As your child gets more advanced and acquires more signs, a lot of the repetition is going to come from baby-initiated signing. Baby will see or recall something then make the sign, for example, signing hungry. When baby makes a sign, you should acknowledge the sign by signing back and saying the word out loud.
As baby expands her vocabulary and understanding, you can follow up with a question. For example, you can ask if he wants cheese or bread.
Start Signing with the Baby Sign Language Kit
Our award-winning Baby Sign Language Kit gets your baby signing faster.
- DVDs – baby learns to sign while being entertained by the music of Rachel Coleman & the Signing Time Crew
- Flash Cards – extend baby’s vocabulary to topics like household items and animals with these sturdy flash cards
- Teaching Guide – covers advanced topics for faster results, potty training, and transitioning to speech
- Signing Dictionary – always have the right sign at your fingertips to satisfy your child’s curiosity
- Wall Chart – help grandparents, babysitters, and caregivers understand the basic signs
the only thing my brother knows in the baby sign language is MORE
I started with 5 signs, when should I add 5 more? A week? Month? Couple days?
ADMIN – Hi Krystal,
I added one sign per week until my kids were 3
Hi, I had a big success with baby sign with my daughter. We had great time and she was a fast learner, she started her first sign at 11 months and she could do up til almost 100 signs before she reached 2 year old. We are trilingual family. so I found it very useful and had created such a big bond between me and her and she almost didnt have problem with TT2.
Thank you for your advice,
ADMIN – Hi Oj, We are so delighted to hear about your daughter and your shared success with baby sign language. From what you are telling me your boy is showing comprehension and finding ways to communicate his needs. I am also encouraged to hear that he associates a real dog with the sign for dog. In my personal experience boys learn through experiences where girls tend to be more responsive to visuals like flash cards. Consider using model figures such as a collection of farm animals or try to engage him in signing while eating. You could place his favorite foods in front of him and show him how to ask for each food by name. Our Teaching Guide available in the Baby Sign Language Kits contains advanced teaching methods to help you expand on your approach.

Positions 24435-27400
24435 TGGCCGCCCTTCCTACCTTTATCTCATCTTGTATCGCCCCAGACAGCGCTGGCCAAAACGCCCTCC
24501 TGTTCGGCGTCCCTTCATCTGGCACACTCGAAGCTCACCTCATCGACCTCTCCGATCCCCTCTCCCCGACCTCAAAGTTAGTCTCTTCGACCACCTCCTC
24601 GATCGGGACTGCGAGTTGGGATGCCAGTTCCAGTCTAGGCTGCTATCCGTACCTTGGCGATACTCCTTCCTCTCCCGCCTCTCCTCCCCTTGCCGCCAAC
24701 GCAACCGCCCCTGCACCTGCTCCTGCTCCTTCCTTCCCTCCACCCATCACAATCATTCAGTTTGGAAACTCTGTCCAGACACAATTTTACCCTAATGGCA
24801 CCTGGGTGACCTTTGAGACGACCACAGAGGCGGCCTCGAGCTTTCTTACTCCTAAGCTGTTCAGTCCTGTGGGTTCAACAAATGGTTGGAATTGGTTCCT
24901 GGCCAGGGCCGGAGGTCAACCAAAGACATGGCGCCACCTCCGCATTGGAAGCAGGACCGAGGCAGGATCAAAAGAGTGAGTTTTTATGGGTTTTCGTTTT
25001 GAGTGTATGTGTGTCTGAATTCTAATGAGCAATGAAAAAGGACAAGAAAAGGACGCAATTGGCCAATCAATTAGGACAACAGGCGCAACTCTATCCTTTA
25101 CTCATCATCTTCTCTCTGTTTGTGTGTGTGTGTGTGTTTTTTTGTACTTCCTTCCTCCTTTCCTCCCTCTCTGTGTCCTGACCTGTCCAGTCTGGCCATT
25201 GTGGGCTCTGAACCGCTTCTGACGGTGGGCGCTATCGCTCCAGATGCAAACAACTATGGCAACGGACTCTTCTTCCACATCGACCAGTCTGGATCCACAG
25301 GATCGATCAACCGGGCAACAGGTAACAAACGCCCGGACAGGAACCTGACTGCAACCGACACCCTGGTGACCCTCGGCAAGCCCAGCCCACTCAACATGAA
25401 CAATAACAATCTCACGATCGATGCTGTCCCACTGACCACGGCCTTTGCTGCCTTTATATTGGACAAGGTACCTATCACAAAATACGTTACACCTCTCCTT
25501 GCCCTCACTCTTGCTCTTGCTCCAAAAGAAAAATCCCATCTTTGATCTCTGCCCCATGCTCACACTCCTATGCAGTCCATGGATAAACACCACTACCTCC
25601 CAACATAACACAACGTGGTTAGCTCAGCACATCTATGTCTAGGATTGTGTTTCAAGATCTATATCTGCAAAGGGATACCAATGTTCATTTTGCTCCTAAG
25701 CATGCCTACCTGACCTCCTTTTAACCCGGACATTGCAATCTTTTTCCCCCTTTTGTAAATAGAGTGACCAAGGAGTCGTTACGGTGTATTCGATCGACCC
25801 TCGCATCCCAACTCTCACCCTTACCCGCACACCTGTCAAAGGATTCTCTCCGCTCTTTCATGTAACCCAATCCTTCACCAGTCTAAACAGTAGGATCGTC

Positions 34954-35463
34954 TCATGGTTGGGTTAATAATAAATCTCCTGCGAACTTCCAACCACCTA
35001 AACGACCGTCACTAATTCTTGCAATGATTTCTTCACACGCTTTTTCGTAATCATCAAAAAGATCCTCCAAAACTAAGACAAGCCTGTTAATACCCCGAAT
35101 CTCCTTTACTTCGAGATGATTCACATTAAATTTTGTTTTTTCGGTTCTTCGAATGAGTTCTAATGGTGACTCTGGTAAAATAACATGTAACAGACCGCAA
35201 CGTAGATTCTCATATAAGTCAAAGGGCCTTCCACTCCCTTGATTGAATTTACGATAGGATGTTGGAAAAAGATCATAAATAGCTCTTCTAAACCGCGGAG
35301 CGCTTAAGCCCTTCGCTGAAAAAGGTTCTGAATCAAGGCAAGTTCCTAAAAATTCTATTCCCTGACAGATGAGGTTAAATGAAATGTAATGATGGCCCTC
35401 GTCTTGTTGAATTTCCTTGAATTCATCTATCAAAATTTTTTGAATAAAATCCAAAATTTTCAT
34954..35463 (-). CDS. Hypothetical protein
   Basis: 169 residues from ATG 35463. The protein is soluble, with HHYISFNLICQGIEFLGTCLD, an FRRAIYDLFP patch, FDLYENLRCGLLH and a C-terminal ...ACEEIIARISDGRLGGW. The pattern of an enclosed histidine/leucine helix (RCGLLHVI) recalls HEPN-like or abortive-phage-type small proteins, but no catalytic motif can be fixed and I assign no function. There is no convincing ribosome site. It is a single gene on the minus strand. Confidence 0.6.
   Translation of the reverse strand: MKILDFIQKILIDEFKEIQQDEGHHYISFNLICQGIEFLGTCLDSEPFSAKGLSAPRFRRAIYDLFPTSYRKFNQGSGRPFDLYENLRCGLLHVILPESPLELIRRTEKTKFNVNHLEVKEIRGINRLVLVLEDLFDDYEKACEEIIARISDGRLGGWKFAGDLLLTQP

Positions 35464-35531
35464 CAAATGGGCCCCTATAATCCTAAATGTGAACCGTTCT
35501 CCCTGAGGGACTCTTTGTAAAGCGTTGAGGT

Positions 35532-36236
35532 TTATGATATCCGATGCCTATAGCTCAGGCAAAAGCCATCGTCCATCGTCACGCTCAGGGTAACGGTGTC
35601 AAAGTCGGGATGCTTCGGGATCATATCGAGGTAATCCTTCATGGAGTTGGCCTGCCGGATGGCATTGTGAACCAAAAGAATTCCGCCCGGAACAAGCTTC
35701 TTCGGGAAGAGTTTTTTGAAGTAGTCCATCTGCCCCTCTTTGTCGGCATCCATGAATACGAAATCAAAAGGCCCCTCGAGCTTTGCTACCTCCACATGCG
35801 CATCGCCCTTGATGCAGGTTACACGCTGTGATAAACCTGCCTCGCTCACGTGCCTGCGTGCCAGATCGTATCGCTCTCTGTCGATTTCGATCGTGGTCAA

Hi, My baby is 11 months old and I want to start teaching her sign languages. I’m Mexican living in Mexico, but since my husband and I are bilingual, we used to speak to our baby in English while we are at home (she is in day care most of the day).
It is ok to teach her sign language in English (I mean the associated word) or should I translate the word to spanish?
ADMIN – Hi Daniela,
Many multilingual homes use baby sign language as a bridging tool between languages. Use it both when speaking English and Spanish.
I have been using the sign for milk (and saying milk) before every nursing session for a month or two. My six month old has started signing it back to me today, and when he does I nurse him to reinforce the meaning. The only problem is he’s teething and is now doing the sign every 10 minutes because he likes to nurse when his mouth is sore. Do I have to nurse him every time? I want to acknowledge the sign, but cant nurse him constantly!
ADMIN – Hi Chrissy,
Great news! You don’t need to give them what they want if it doesn’t make sense. Instead, acknowledge that you understand by repeating the word and perhaps offer him an alternative. e.g. say “I know you want milk, but it isn’t time yet. How about you pacifier instead?”
Hello! Have you noticed your video has the wrong spelling for Repetition? other than that, what a great site! Congrats!
ADMIN – Hi Paco,
Thank you. We will fix that up it our next round of video work.